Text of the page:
Neuroligin1: A cell adhesion molecule that recruits PSD-95 and NMDA receptors by distinct mechanisms during synaptogenesis

Stephanie L. Barrow, John Rl Constable, Eliana Clark, Faten El-Sabeawy, A Kimberley Usrey, Philip Washbourne

Research output: Contribution to journalArticle

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Abstract

Background: The cell adhesion molecule pair neuroligin1 (Nlg1) and β-neurexin (β-NRX) is a powerful inducer of postsynaptic differentiation of glutamatergic synapses in vitro. Because Nlg1 induces accumulation of two essential components of the postsynaptic density (PSD) - PSD-95 and NMDA receptors (NMDARs) - and can physically bind PSD-95 and NMDARs at mature synapses, it has been proposed that Nlg1 recruits NMDARs to synapses through its interaction with PSD-95. However, PSD-95 and NMDARs are recruited to nascent synapses independently and it is not known if Nlg1 accumulates at synapses before these PSD proteins. Here, we investigate how a single type of cell adhesion molecule can recruit multiple types of synaptic proteins to new synapses with distinct mechanisms and time courses. Results: Nlg1 was present in young cortical neurons in two distinct pools before synaptogenesis, diffuse and clustered. Time-lapse imaging revealed that the diffuse Nlg1 aggregated at, and the clustered Nlg1 moved to, sites of axodendritic contact with a rapid time course. Using a patching assay that artificially induced clusters of Nlg, the time course and mechanisms of recruitment of PSD-95 and NMDARs to those Nlg clusters were characterized. Patching Nlg induced clustering of PSD-95 via a slow palmitoylation-dependent step. In contrast, NMDARs directly associated with clusters of Nlg1 during trafficking. Nlg1 and NMDARs were highly colocalized in dendrites before synaptogenesis and they became enriched with a similar time course at synapses with age. Patching of Nlg1 dramatically decreased the mobility of NMDAR transport packets. Finally, Nlg1 was biochemically associated with NMDAR transport packets, presumably through binding of NMDARs to MAGUK proteins that, in turn, bind Nlg1. This interaction was essential for colocalization and co-transport of Nlg1 with NMDARs. Conclusion: Our results suggest that axodendritic contact leads to rapid accumulation of Nlg1, recruitment of NMDARs co-transported with Nlg1 soon thereafter, followed by a slower, independent recruitment of PSD-95 to those nascent synapses.

Original languageEnglish (US)
Article number17
JournalNeural Development
Volume4
Issue number1
DOIs
StatePublished - 2009

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Post-Synaptic Density
Cell Adhesion Molecules
N-Methyl-D-Aspartate Receptors
Synapses
Guanylate Kinases
Time-Lapse Imaging
Lipoylation
Dendrites
Cluster Analysis

ASJC Scopus subject areas

  • Developmental Neuroscience

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Neuroligin1 : A cell adhesion molecule that recruits PSD-95 and NMDA receptors by distinct mechanisms during synaptogenesis. / Barrow, Stephanie L.; Constable, John Rl; Clark, Eliana; El-Sabeawy, Faten; Usrey, A Kimberley; Washbourne, Philip.

In: Neural Development, Vol. 4, No. 1, 17, 2009.

Research output: Contribution to journalArticle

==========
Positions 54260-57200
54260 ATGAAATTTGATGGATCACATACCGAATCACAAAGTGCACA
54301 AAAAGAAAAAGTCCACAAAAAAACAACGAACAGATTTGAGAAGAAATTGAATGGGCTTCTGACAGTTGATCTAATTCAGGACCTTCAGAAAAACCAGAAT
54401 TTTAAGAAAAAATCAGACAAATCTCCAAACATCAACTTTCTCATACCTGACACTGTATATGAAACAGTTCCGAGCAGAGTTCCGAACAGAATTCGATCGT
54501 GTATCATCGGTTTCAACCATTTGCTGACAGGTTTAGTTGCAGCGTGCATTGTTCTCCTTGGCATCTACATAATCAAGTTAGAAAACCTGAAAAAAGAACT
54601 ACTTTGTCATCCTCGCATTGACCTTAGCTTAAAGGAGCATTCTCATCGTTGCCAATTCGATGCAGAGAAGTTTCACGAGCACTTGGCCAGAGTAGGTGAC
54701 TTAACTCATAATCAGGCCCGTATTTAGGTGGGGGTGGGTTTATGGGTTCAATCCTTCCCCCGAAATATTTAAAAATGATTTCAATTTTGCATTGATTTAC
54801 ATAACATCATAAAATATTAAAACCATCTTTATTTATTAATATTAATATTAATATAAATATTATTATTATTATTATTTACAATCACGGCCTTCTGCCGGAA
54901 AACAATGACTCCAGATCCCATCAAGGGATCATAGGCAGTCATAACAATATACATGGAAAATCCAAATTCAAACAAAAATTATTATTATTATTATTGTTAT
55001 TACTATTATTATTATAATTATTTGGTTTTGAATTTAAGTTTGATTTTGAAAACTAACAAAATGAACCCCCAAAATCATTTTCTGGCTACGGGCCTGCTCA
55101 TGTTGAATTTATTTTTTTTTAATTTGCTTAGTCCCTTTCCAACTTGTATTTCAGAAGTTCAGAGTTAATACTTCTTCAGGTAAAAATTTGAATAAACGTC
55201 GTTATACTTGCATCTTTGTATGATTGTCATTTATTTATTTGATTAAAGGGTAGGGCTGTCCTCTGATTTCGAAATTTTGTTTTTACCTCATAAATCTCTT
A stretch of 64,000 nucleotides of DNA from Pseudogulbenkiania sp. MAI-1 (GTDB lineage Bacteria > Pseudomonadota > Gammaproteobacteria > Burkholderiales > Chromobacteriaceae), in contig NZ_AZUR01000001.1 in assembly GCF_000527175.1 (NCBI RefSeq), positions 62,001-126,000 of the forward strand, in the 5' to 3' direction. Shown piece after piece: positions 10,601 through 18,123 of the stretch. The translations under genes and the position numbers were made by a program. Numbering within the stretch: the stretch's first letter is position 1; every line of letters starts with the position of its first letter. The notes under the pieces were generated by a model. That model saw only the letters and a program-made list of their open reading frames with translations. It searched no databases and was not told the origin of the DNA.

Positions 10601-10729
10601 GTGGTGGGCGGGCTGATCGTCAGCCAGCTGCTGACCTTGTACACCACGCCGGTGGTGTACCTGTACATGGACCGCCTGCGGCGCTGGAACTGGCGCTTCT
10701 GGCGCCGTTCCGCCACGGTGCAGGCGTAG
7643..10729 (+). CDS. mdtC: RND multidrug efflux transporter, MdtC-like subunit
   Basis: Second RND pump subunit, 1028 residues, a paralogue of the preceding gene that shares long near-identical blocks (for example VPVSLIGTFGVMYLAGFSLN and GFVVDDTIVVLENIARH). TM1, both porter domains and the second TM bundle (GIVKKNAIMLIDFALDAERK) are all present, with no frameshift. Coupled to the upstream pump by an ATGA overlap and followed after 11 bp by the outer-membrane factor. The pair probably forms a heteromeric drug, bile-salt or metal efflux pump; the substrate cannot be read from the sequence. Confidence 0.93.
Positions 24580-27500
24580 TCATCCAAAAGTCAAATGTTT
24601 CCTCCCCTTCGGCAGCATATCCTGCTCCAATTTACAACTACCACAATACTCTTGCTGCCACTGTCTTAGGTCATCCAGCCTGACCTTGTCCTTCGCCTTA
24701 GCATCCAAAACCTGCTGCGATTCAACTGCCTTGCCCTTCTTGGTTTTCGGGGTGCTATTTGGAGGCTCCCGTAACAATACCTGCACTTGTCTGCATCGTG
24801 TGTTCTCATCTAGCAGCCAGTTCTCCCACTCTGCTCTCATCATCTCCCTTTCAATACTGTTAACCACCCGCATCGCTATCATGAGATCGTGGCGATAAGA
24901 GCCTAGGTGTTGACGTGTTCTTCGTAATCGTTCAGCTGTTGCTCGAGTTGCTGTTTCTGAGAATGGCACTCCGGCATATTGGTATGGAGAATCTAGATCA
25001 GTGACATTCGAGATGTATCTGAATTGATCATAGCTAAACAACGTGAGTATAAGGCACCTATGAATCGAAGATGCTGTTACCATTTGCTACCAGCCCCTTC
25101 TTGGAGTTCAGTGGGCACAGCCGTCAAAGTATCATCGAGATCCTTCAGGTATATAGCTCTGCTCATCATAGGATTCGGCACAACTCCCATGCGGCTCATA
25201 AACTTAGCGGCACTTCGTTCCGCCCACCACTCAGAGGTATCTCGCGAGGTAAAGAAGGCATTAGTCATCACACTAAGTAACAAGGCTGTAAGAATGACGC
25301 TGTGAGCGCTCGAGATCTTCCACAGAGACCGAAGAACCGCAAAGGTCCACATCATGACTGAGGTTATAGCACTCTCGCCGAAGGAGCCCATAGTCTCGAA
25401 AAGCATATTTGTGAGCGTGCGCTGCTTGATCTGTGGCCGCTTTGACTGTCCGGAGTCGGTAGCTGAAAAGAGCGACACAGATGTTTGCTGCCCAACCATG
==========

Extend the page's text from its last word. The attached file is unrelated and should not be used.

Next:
Barrow, Stephanie L. ; Constable, John Rl ; Clark, Eliana ; El-Sabeawy, Faten ; Usrey, A Kimberley ; Washbourne, Philip. / Neuroligin1 : A cell adhesion molecule that recruits PSD-95 and NMDA receptors by distinct mechanisms during synaptogenesis. In: Neural Development. 2009 ; Vol. 4, No. 1.
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abstract = "Background: The cell adhesion molecule pair neuroligin1 (Nlg1) and β-neurexin (β-NRX) is a powerful inducer of postsynaptic differentiation of glutamatergic synapses in vitro. Because Nlg1 induces accumulation of two essential components of the postsynaptic density (PSD) - PSD-95 and NMDA receptors (NMDARs) - and can physically bind PSD-95 and NMDARs at mature synapses, it has been proposed that Nlg1 recruits NMDARs to synapses through its interaction with PSD-95. However, PSD-95 and NMDARs are recruited to nascent synapses independently and it is not known if Nlg1 accumulates at synapses before these PSD proteins. Here, we investigate how a single type of cell adhesion molecule can recruit multiple types of synaptic proteins to new synapses with distinct mechanisms and time courses. Results: Nlg1 was present in young cortical neurons in two distinct pools before synaptogenesis, diffuse and clustered. Time-lapse imaging revealed that the diffuse Nlg1 aggregated at, and the clustered Nlg1 moved to, sites of axodendritic contact with a rapid time course. Using a patching assay that artificially induced clusters of Nlg, the time course and mechanisms of recruitment of PSD-95 and NMDARs to those Nlg clusters were characterized. Patching Nlg induced clustering of PSD-95 via a slow palmitoylation-dependent step. In contrast, NMDARs directly associated with clusters of Nlg1 during trafficking. Nlg1 and NMDARs were highly colocalized in dendrites before synaptogenesis and they became enriched with a similar time course at synapses with age. Patching of Nlg1 dramatically decreased the mobility of NMDAR transport packets. Finally, Nlg1 was biochemically associated with NMDAR transport packets, presumably through binding of NMDARs to MAGUK proteins that, in turn, bind Nlg1. This interaction was essential for colocalization and co-transport of Nlg1 with NMDARs. Conclusion: Our results suggest that axodendritic contact leads to rapid accumulation of Nlg1, recruitment of NMDARs co-transported with Nlg1 soon thereafter, followed by a slower, independent recruitment of PSD-95 to those nascent synapses.",